Commitment to God’s invitation sums up best the message of this Sunday. The readings speak about the Kingdom of heaven, compared to an invitation to a wedding banquet. All three readings clearly highlight a stewardship theme of our God who cares and provides for his people. The first reading from the Prophet Isaiah offers one of the most beautiful images of this Kingdom. Isaiah uses very clear graphic description of the great banquet that the Lord will prepare for his people. There will be good food and fine wines; there will be neither mourning nor death for the Lord will destroy death forever. “The Lord will wipe away the tears from every face”. There will be exultation and rejoicing, because the lord “has saved us”. This is all placed in the future. Paul in the Second Reading speaks indirectly of the same feast provided by the Lord for his people. Paul had learned to be content with whatever God provided generously. He had learned the secret of being well fed, referring to spiritual food. As a faithful steward, Paul found strength in the Lord Jesus. The response to what God generously provides for his people, for Paul and for us of today is expressed in Psalm 23. The psalm is clearly song of thanksgiving to the Lord and a prelude to the Eucharist we celebrate.

In the Gospel, Jesus tells the Parable of the Wedding Feast. The banquet is now ready and the king sends his servants twice to invite the guests, but those invited are too busy to accept the invitation because they are too selfishness with their free time. Their business is so important that they snob a royal invitation. The negative response to that invitation is tantamount to rebellion and disloyalty. We are told that the king dispatches troops to destroy those murderers and their city. But the king does not give up. He makes a final invitation to everyone his servants can find, an allusion to God's universal invitation to salvation. In the banquet hall, an image of the Church, everyone has a place - "the bad and the good". You and I have accepted God’s invitation to come to the wedding banquet, namely the Eucharistic celebration. However there is one main requirement. All must wear their best in order to share the meal in the royal banquet. The garments are provided freely through the Sacraments, particularly the Sacrament of reconciliation. God invites us out of a free act of generosity. The message may be summed up in three points. 1) The parable in the Gospel is a challenge to commit ourselves to God’s invitation to be the best version of ourselves. The question is, are we too busy doing stuff that do not matter instead of responding positively to God’s invitation? 2) The good news is that God never gives up even when we say no. God sends out his messengers with another invitation. All are welcome to God’s Banquet of the Lamb at which there is free lunch. The only condition is to wear the wedding garment of grace provided freely through the sacraments. 3) We are challenged to commit ourselves to God’s invitation or to reject it; to give time to God or to pretend we own time! We can also go to the banquet hall and decline to wear the garment provided freely through the sacrament of reconciliation. The choice is mine; the choice is yours!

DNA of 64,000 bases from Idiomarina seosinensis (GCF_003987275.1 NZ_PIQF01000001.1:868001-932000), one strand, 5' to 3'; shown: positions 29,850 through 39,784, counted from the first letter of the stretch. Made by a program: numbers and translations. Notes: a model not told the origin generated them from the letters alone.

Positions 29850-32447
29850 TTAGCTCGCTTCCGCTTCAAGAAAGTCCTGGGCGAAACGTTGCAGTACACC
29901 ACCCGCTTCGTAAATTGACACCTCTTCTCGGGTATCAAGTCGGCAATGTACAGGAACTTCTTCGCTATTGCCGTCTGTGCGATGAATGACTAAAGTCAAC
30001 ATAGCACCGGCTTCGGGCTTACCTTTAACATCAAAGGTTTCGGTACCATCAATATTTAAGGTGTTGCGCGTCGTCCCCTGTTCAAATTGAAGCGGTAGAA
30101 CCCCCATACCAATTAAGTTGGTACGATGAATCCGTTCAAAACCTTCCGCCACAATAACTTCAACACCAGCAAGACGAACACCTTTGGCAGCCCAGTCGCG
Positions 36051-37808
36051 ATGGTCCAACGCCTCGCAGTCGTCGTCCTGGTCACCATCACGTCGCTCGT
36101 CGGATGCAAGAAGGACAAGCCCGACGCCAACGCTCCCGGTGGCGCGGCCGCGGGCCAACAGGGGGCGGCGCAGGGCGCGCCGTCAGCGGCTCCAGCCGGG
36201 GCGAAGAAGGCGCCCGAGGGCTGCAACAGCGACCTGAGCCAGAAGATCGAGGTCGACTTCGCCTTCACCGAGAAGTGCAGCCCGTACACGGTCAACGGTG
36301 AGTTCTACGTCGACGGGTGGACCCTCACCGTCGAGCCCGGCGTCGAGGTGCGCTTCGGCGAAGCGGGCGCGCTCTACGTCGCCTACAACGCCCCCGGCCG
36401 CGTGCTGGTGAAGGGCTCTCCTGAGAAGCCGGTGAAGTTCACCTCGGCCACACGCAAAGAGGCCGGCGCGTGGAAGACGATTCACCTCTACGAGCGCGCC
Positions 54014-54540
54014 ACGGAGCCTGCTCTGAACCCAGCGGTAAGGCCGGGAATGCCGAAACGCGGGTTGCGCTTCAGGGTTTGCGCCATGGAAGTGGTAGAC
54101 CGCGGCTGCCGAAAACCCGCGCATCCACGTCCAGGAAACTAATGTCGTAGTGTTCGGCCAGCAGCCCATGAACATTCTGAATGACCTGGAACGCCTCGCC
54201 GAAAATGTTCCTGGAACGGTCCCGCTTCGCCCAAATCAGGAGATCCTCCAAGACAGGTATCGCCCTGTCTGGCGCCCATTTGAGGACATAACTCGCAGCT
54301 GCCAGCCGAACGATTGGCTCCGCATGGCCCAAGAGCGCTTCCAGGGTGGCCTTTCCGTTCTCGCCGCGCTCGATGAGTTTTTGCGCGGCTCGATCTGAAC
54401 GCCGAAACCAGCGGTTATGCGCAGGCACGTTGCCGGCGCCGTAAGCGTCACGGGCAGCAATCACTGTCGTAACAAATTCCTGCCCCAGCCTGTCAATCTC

©2014 John S. Mbinda

Thursday, October 2, 2014

Twenty Seventh Sunday in Ordinary Time Year A

Readings: Isaiah 5:1-7; Philippians 4:6-9; Matthew 21:33-43